How to create a positive candidate experience during the hiring process
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Article of the US member of InterSearch Worldwide, Charles Aris.
When your organization is working to fill a mission-critical role, the hiring process is your chance to leave a lasting impression on both your winning candidates and your runners-up.
Creating a positive candidate experience during the interview process will ensure that your interviewees gain a multifaceted understanding of your organization should they land the role, and it gives those who weren’t a fit for your current opening an incentive to apply for future roles, recommend a friend or up your company’s reputation.
In our career conversations with executives across our areas of expertise, we’ve consistently heard there are two factors that contribute to a positive candidate experience: transparency and efficiency.
Keep your candidates in-the-know:
The most valuable individuals in the job market are either interviewing for multiple positions or they’re already in a role. In both scenarios, your job as a hiring authority is to convince them that your opportunity presents a better career path. One of the best ways to achieve this is to practice transparency from day one.
Every candidate wants to know the details about your hiring process so they can plan and manage their own expectations accordingly. Being clear on the hiring timeline, explaining how they’re being evaluated and having availability to answer ad hoc questions along the way tells a candidate that your organization is prepared and sees enough value in them to dedicate resources to the process, even before they receive an offer letter.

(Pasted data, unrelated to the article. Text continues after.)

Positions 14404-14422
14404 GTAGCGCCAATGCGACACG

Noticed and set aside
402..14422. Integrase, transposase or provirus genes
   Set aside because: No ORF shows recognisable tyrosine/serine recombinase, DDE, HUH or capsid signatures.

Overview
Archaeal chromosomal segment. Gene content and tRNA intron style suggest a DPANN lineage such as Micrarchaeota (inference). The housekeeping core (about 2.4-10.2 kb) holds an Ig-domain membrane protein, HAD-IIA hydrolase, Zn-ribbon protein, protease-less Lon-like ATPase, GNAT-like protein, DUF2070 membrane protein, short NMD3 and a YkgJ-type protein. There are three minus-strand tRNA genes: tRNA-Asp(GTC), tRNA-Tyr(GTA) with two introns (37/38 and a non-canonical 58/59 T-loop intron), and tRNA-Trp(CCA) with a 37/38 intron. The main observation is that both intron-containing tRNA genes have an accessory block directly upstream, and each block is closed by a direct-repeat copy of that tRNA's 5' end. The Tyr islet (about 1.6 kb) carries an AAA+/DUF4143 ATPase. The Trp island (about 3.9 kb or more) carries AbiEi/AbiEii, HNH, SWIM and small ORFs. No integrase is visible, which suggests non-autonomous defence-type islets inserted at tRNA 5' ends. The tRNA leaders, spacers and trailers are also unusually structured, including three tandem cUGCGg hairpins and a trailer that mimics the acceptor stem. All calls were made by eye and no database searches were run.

Plan the hiring process accordingly:
Time management is a critical component in the hiring process. When interviews are efficient and candidates know when to expect to follow ups, they see that you are being respectful of their time and that you’re invested in their candidacy. Scheduling time for feedback, both for the candidate and for your organization, is also important for candidate experience. Postponing a candidate’s opportunity to hear about their performance or evaluate your organization can leave both parties feeling disconnected.
If your hiring plan is clear from start to finish, and your candidates receive a copy of the timeline, your process will function efficiently. Delays are inevitable, but keeping an open line of communication between yourself and the candidate and being candid about why these delays occur is the best way to stay on top of schedules.
Candidate experience can make or break an organization. At Charles Aris, we’ve successfully placed people into organizations years after initially connecting because they left with a lasting impression of the hiring process. If you’re interested in maintaining a good reputation on the talent market, start by engaging with candidates transparently and efficiently. Even candidates who don’t land the role will carry that experience with them to colleagues, clients and friends – and you never know if they’ll be a fit later down the road.